Here's Lie Nielsen's $85 hammer.
http://www.lie-nielsen.com/catalog.php?grp=1471

I'm sure the people who buy it talk all about how it has such a special 'balance' and 'feels so good in their hands' and is able to strike so 'accurately', too. Nobody's making the case that we should pass a law forbidding them from buying it, but don't wonder why some people shake their heads and chuckle when they do.

Last edited by Tools; 06-08-2012 at 07:03 AM.
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post #26 of 80 Old 06-08-2012, 07:23 AM
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I agree with your basic premise; however, here in the U. S. we do have the freedom to make choices.

I believe that 90% of all tools are better than 90% of the people using them; regardless of what hobby or trade we're talking. You also move up the quality scale to a point of diminishing returns. You pay more money, but don't get that much better performance. But it's the consumer's choice.

I drive a 22 year old small car; even though I love cars and driving, I don't want to spend for new or big. It is your choice to drive a Hummer if you wish; just stay out of my way as I blast past you.
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post #27 of 80 Old 06-08-2012, 07:57 AM Thread Starter
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Quote:
Originally Posted by Keith Mathewson View Post
Jim,

I have quite a few planes and use them on pretty much every job. If you have any questions you call get ahold of me.
Keith, I really do appreciate your offer my friend, I may take you up on it. I can see why you need all the planes and carving tools, when building tangent handrails, like you do, you use just about everything you have there. Do I see Two Cherries chisels there? Here is an article on a tangent handrail.
http://www.thisiscarpentry.com/2011/...gent-handrail/
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post #28 of 80 Old 06-08-2012, 07:58 AM
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I bet the King's County hammer from TFWW hammers better than your Lie Nielsen. It costs more.

Compairing high end and low end hammers and high end and low end planes is apples to oranges. Having used Groz, Woodriver, Stanley, and Veritas, I can say with confidence that the Veritas works best. It has a higher level of fit and finish and useability. In fact I'm sold on Veritas completely. I use the Stanley and WR but got ridd of the Groz's. There's a lot more to a plane than a hammer. I also hear a lot that the plane is just a jig to hold the blade. Maybe, but not all jigs are equal. That's my opinion. I agree with your setiment that the American consumer is prone to fads.
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post #29 of 80 Old 06-08-2012, 08:29 AM
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I don't personally own any LN planes... But I found this very entertaining when I received the link a while ago.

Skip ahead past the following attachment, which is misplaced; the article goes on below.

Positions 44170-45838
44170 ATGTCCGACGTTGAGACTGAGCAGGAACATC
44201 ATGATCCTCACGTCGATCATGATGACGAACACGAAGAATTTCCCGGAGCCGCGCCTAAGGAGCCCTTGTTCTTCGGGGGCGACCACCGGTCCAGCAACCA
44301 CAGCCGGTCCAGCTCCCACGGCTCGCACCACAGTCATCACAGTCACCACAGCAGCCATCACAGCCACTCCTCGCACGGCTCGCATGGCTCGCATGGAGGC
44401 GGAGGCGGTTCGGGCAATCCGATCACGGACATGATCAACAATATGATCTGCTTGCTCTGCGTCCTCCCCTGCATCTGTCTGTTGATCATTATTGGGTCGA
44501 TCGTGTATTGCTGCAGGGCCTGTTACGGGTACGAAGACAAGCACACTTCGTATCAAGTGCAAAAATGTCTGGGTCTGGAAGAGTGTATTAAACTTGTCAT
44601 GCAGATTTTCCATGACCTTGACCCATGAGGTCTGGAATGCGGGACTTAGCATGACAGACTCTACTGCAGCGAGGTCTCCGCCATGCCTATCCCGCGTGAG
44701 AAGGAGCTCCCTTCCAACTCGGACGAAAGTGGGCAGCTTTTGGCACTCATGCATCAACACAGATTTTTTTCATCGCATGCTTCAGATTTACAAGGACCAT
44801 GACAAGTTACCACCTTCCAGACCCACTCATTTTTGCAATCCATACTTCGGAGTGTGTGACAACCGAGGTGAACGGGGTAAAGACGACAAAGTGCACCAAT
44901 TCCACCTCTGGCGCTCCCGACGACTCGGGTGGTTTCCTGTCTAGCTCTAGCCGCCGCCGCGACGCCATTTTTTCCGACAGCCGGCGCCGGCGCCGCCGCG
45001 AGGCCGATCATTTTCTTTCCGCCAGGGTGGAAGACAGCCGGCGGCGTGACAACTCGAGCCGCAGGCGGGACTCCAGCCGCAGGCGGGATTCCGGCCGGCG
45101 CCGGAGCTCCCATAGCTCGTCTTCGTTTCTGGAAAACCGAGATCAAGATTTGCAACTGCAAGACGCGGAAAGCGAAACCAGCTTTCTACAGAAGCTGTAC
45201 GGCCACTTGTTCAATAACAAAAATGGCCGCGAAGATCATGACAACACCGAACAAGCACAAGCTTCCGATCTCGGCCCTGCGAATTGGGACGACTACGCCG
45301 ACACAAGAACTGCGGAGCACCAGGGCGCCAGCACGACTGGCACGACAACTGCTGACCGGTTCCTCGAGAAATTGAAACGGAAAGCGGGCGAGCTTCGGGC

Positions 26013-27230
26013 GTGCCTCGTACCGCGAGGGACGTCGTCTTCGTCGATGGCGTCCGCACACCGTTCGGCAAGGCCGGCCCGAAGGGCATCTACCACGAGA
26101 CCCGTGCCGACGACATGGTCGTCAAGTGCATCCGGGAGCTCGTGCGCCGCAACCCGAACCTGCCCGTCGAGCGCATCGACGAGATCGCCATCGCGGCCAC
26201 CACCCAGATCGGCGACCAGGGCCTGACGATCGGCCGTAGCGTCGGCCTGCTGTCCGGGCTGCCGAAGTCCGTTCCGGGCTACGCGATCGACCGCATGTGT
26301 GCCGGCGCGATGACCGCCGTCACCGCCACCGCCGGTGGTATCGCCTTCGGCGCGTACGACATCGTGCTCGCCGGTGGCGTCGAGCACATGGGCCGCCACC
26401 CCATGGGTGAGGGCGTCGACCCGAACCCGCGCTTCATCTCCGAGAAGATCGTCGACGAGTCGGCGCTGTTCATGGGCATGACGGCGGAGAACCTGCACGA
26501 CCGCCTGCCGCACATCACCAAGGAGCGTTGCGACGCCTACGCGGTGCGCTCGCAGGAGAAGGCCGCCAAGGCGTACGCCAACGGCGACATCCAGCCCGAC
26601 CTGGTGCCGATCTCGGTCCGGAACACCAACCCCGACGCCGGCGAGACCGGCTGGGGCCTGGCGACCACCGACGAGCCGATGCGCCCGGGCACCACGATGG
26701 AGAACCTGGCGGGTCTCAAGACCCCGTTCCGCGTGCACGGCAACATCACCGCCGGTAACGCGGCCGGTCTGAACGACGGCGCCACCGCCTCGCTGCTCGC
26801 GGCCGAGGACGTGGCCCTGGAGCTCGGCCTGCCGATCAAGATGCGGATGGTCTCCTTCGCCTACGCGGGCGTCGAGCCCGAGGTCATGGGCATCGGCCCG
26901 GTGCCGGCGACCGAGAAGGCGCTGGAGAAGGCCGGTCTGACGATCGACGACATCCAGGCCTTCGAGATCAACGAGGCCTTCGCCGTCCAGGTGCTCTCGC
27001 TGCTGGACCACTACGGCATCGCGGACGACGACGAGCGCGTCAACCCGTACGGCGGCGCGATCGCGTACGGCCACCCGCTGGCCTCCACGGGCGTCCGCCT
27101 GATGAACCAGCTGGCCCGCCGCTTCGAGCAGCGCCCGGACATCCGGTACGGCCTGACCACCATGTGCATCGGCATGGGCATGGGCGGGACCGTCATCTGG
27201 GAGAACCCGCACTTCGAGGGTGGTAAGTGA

EDIT
IT HAD BEEN A WHILE AND I FORGOT THERE WERE A FEW CHOICE WORDS TOWARDS THE END.

***NOT APPROPRIATE FOR CHILDREN, THOSE WITH VIRGIN EARS OR THOSE WHO ENJOY FEMININE COCKTAILS... OR WINE***


Last edited by firemedic; 06-08-2012 at 09:02 AM.
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post #30 of 80 Old 06-08-2012, 08:43 AM
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Quote:
Originally Posted by Wrangler View Post
I agree with your basic premise; however, here in the U. S. we do have the freedom to make choices.

I believe that 90% of all tools are better than 90% of the people using them; regardless of what hobby or trade we're talking. You also move up the quality scale to a point of diminishing returns. You pay more money, but don't get that much better performance. But it's the consumer's choice.

I drive a 22 year old small car; even though I love cars and driving, I don't want to spend for new or big. It is your choice to drive a Hummer if you wish; just stay out of my way as I blast past you.
We do have the freedom to make choices (and I agree with everything else you said, as far as worker skill levels very rarely exceeding tool quality levels and driving inexpensive cars)

Still, just because we have the freedom to make choices doesn't mean that some choices aren't stupid (at worst) or silly (at best). Head over to a pawnbrokers shop some time, his place is full of goods that once belonged to people making irrational financial choices.

It's kind of like opinions.
We all have the right to have an opinion, but our right to an opinion doesn't insulate any given opinion from the precepts of reason that govern everything else. When it comes to people making excuses to justify absurd consumer behaviors, it's not the 'opinion' aspect that some folks take issue with, as much as it is the contorted and elaborately nuanced 'reasons' they employ, which don't withstand much logical scrutiny.

Last edited by Tools; 06-08-2012 at 08:53 AM.
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post #31 of 80 Old 06-08-2012, 08:53 AM
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Wait a second, Grey Poupon isn't any ordinary yellow mustard!
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post #32 of 80 Old 06-08-2012, 09:04 AM
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OK boys and girls...lets get back to the OP's dilemma.